Lack of Database and Password Security Leaves Millions of Users Exposed
Recently, a Mac antivirus provider, MacKeeper left 13 million users exposed due to poor database and password cryptography security practices.
Security researcher Chris Vickery found four IP addresses that led him to a MongoDB database that contained customers’ names, email addresses, usernames, password hashes, phone numbers, IP address, system information, software licenses and activation codes, according to Forbes.
According to KrebsonSecurity.com, Vickery found the open database via Shodan, a search engine that allows users to find devices connected the Internet, including routers and servers. While MacKeeper claims that the database was unsecured due to a server misconfiguration last week, the Shodan records date back to mid-November of this year.
Weak Password Hashing Algorithm
Not only was their customer database unprotected (no authentication required) and open to the public, their password security was lacking as well. Passwords were also hashed using an older, weak cryptography hashing algorithm, MD5 that allow password guessing tools to crack passwords in seconds. Best practices for password hashing include bcrypt, scrypt and PBKDF2 (Password-Based Key Derivation Function 2) algorithms.
Other Examples of Unsecured Databases
Earlier this year, German student researchers found that nearly 40,000 instances of MongoDB were open on the Internet, allowing them read and write access to databases that included sensitive customer data and live backends of e-commerce websites, according to SecurityWeek.com. The students also found that the databases could be identified using the Shodan search engine, same as Vickery when he found MacKeeper’s unsecured database.
VTech, a Hong Kong-based supplier of electronic learning products and apps, recently experienced a data breach affecting 6.3 million children and 235,708 parent accounts. According to eWeek.com, a criminal hacker accessed their database using SQL injection. SQL statements are entered into an application’s form entry field to execute the code and dump, read, and/or modify database data.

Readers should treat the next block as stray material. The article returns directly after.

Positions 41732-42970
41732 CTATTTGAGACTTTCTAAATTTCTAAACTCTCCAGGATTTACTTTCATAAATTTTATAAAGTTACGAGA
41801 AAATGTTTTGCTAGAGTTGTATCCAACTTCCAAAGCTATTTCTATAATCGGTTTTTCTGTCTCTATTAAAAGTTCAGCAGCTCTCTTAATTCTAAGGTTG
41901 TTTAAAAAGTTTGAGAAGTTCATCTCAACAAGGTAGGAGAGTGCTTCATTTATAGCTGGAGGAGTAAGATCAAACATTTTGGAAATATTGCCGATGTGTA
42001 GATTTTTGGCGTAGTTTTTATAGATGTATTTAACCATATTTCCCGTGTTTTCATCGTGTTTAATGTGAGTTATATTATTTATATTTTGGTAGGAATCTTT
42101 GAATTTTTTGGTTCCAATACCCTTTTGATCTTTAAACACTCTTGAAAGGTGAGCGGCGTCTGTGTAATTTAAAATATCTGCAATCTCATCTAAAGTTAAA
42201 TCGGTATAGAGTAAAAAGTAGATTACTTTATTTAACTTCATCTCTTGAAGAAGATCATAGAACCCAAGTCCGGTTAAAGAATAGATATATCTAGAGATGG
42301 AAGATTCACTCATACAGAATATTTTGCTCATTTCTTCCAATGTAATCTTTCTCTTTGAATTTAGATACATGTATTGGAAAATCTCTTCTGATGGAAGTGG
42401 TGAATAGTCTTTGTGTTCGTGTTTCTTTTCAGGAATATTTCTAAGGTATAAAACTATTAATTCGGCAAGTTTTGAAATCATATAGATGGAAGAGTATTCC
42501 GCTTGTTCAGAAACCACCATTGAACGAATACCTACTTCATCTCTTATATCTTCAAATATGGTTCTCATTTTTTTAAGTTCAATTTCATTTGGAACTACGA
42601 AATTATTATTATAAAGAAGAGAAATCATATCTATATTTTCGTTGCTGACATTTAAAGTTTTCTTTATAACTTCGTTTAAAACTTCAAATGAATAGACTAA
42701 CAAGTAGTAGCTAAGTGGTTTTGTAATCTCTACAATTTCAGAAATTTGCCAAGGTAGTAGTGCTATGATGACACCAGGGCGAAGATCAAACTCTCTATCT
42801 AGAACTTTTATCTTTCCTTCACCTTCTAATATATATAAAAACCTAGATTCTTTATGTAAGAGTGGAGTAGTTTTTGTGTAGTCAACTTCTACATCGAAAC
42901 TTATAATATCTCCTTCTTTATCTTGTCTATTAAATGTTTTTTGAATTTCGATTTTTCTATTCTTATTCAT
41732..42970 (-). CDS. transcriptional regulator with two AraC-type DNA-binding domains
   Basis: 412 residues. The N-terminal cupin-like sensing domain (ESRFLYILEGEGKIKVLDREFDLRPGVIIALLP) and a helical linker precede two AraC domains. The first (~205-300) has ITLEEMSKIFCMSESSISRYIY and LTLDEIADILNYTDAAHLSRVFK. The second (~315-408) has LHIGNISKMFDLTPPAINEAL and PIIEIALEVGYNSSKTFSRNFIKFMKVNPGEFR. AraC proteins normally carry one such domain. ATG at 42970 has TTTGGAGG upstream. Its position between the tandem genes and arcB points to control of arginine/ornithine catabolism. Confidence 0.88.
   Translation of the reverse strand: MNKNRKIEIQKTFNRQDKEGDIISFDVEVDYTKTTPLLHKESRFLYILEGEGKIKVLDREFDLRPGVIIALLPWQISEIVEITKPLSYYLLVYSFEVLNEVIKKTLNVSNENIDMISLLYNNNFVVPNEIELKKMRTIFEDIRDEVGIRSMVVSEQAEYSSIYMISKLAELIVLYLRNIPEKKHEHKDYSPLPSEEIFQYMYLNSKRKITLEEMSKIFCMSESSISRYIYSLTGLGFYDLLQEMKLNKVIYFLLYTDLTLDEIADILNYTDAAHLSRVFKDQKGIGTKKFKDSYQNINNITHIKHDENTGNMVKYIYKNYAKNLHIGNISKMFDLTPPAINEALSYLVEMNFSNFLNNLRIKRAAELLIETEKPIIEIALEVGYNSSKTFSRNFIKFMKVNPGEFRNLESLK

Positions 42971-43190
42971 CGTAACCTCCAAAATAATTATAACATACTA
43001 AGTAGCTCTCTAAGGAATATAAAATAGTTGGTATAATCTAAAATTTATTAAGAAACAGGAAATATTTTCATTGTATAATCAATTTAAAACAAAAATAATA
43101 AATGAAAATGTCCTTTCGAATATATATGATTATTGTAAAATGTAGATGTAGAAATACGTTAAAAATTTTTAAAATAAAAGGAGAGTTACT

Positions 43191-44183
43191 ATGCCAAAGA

In an FAQ from VTech (PDF) on the breach, the company stated that “regretfully, our database was not as secure as it should have been,” in response to a question about how hackers could have hacked into their system so easily. BBC reported that the company was storing passwords hashed using the weak and outdated MD5 algorithm, as well as storing security questions and answers in plaintext.
Database Security Recommendations
MongoDB published a blog post in response to the security issues in February with security recommendations and resources for anyone concerned about database security. Their security checklist includes a list of security measures that should be implemented to protect any MongoDB installation, including:
Enable Access Control and Enforce Authentication
Authentication requires that all clients and servers provide valid credentials before they connect to the system. In clustered deployments, enable authentication for each server.
Configure Role-Based Access Control
Create a user administrator, then add additional users. Create roles and give users limited permissions, assigning them only what they need to perform their operations.
Use TLS/SSL for all incoming and outgoing connections, and encrypt communication between different client components, as well as between all apps and servers.
Limit Network Exposure
Allow only trusted clients to access the network interfaces and ports on which MongoDB instances are available. Limit the interfaces on which MongoDB instances listen for incoming connections.
Audit System Activity
Track any access and changes to database configurations and data. Logs allow for forensic analysis, and allow admins to verify proper controls.
Encrypt and Protect Data
Encrypt any data files, config files, audit logs and key files on each host using file-system, device or physical encryption, and protect data with file-system permissions.
Consider Security Standards Compliance
For any apps that require HIPAA or PCI DSS, MongoDB refers to their document, MongoDB Security Reference Architecture (PDF) on building a compliant app infrastructure.
Check out their security checklist for the full list of security recommendations.
Protecting access to your database administrative management account should also be an important aspect of database security. MongoDB offers Cloud Manager, software that allows for database management and monitoring. Enable two-factor authentication on your administrative account and any similar applications for an extra layer of security, and to protect against password guessing or phishing attempts.